So the board features two gigabit on the port. One is shared thanks to the, the one at the back of the chassis. So it’s really helpful to manage all the boards, especially when you have 40 HD channels to monitor. And you have another port at the back on the rear, your cards for the streaming capabilities. The board is interesting in the fact that you have some hardware provision, especially for 2110, with SFPK available. And again, 10 cards can be fitted in. So this is the new card we are introducing. It’s really very much to compliment the solution in terms of iOS. We had the SDI even composites, and now we have HDMI capture, DVI capture, meaning RGB, but also DVID. And the board can do one time 4K, two time HD with the same couple of 18 tons of density, but also in terms of internet box. By the end of the year, we will provide a new radio card, which would be only a GMI HTMI capture.

Okay, so we were really willing to share with you some of the application we are working on with openGear, and we we need to discuss about channeling, which is part of the worst solution, but this is the glue in between our encoder and decoder solution. The channel link is a scalable gateway for live IP routing from source. So an encoder to destinations or decode their software or hardware. And it’s definitely something crucial for us to have in our solution. So here you can see the nice and easy to use a web interface, which is the dashboard currently used in the product. So, as I said, this product is definitely used for, to manage and routes IP streams from one point to the other. What it does is only network what we call network protocol translation with optimized latency.

So it’s changed for example, UDP 30-32 UDPS. Those are the two protocols. We will increase it during the year, and we’ll continue to grow the support. And really, we put a big focus on latency because as I said, we very much work on codec, both on the encoder and decoder, and we don’t want that to gateway damage or decrease the performance of our systems. It’s diagnostic to codecs or it’s about encryption. Obviously when you go around the internet, you don’t want to contend to be valuable to anyone. It’s a variable as a server or virtual machine, and provides a good input and output traffic. What is I need to do way because we use in the past, was our gateway and we know how complicated it can be to integrate in your own IT infrastructure. So we try to simplify as much as possible, the access of the stream.

So it includes multidestination capabilities, meaning that you create one destination and several clients can connect seamlessly. And the same, you don’t want to open as many ports as the connection you have in. So we implemented a way that if you open one IP box, you will be able to connect all the streams available for your customer on your application. Application, still focused on contribution, remote production, IPTV distribution in enterprise, but also meter in government.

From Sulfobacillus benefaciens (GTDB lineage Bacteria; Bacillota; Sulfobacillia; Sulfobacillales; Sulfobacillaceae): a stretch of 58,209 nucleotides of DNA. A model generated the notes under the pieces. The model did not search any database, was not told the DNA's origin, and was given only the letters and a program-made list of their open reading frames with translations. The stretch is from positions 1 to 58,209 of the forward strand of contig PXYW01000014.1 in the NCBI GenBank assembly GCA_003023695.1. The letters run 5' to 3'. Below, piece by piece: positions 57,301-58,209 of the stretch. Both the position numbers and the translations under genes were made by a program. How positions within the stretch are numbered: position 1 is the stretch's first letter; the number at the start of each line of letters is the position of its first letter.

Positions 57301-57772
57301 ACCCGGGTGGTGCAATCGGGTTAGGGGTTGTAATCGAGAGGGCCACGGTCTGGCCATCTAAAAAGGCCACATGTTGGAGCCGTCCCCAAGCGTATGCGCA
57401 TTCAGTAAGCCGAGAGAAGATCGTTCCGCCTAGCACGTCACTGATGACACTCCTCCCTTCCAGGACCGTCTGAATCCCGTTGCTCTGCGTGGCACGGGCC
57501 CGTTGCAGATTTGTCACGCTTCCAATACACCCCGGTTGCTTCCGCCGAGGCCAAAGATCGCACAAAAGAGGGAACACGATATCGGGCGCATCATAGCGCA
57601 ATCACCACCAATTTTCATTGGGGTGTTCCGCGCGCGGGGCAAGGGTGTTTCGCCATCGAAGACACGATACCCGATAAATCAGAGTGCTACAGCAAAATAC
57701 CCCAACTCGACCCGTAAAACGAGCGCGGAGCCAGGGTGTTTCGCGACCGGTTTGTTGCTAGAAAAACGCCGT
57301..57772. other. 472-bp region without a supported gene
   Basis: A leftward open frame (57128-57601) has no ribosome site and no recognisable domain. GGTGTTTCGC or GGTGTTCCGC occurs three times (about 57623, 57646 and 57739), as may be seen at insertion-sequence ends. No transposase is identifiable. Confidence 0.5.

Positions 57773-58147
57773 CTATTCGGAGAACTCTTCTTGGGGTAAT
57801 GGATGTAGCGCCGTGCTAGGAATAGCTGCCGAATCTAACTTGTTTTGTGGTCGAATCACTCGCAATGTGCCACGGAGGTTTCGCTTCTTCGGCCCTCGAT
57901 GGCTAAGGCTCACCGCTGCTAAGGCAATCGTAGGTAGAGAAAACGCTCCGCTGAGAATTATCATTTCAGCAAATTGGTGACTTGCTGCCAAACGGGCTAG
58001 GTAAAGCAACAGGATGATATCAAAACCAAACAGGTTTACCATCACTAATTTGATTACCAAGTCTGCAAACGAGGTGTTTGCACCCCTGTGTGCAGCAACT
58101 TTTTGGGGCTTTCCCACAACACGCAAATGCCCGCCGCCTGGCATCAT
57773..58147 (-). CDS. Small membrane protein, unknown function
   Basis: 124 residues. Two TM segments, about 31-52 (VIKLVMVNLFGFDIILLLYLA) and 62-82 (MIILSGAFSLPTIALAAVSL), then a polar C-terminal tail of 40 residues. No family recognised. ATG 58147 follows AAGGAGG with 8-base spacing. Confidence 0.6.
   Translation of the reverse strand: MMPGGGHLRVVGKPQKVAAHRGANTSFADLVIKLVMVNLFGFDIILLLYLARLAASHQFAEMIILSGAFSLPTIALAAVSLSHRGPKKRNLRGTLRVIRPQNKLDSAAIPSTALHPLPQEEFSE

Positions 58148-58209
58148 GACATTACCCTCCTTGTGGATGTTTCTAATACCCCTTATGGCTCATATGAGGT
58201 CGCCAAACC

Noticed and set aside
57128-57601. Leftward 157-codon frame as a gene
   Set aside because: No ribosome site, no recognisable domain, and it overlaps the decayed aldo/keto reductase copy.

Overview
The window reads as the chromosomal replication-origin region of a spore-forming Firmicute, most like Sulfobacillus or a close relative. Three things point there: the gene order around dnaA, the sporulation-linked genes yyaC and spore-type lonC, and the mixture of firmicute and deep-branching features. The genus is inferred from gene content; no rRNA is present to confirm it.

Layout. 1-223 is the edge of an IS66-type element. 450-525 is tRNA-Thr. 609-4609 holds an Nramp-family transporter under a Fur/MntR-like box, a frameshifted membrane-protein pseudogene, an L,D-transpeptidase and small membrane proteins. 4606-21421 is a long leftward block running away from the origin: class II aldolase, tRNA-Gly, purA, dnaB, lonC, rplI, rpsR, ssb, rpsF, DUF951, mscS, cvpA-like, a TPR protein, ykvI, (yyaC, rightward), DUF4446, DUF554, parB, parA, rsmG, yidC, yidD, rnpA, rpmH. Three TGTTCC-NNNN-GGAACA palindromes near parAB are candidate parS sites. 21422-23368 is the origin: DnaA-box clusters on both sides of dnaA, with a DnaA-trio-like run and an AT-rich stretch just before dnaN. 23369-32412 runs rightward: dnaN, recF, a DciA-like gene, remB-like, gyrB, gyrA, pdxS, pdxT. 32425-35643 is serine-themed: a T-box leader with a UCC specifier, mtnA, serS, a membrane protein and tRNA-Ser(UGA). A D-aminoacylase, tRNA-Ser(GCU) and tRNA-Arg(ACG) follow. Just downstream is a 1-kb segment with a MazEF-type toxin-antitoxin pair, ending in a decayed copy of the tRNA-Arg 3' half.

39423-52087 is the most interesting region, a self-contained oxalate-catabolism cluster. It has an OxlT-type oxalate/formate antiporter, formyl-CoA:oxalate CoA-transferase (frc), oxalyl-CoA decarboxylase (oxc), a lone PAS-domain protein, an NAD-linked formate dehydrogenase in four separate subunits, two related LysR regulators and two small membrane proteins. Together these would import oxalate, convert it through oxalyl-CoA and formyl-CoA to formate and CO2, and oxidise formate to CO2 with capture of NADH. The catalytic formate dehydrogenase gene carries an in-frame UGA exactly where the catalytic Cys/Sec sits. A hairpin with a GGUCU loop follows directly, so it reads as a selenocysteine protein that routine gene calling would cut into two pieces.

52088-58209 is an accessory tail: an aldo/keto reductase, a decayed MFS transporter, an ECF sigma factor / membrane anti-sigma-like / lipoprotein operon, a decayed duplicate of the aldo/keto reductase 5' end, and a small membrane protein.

So just a brief overview on how it’s used. So you would create your sources. You create your encoding fields coming in your destination, where you want them to be accessed, or while you want to send them. And then you are able to route them quite easily through the interface. So it’s really easy to use. And we also provide the monitoring that allows us to see what’s going on in the single view. Okay, so some applications and use cases link to the product that we just discussed. So the first important one is of course, the IP team, TV distribution at VITEC. We also have software and Bryan talked about it like a P distributions of tracker, easy TV. And of course, to have the feeds on the network, you need an encoder. And so our encoders are definitely used to capture basements fields and send them as UDP multicast over the network for remote viewing, but the default viewing by the different actors on the network.

So this is one aspect to, to view it, but at the same time you do want, and now it’s even more important. I will say with the situation we are here, we are in most of us, I think are from home for good or bad, but it’s important for the enterprises to be able to provide feeds out of the land networks and the enterprise network. It was important before already to share feeds from one side to the other. It was done sometimes with really expensive things, dark fibers, things like that. Today, with internet and the technology that is available, you are able to do that through the internet and the same can be done to send feeds to your office. So those are the things that we are targeting. And also here, the remote sites, we use decoders in openGear chassis to a low density and be able to display those feeds on monitors, but also provide them as UDP multicast to the audience using string form running.

So this is one of the use case that we have been willing to share. And here it was a NASA Orion space shuttle. The mission is supposed to go to The Moon and possibly to Mars, and VITEC was selected thanks to its SD coder, which was key because it nicely managed to adjust changing or bit rate, frame rates and video source. This happens a lot when the physics coming from that far, obviously you have a lot of things that can impact the quality, the bandwidth available. And so decoder’s duty is using that sense, but at the same time, they’re also winning to offer our density, poor redundancy and string to film. And so openGear definitely was of interest because we managed to integrate our decoder inside those chassis to offer density, reliability redundancy, but also the capacity in the future to expand the capability and the number of feeds that will be decoded.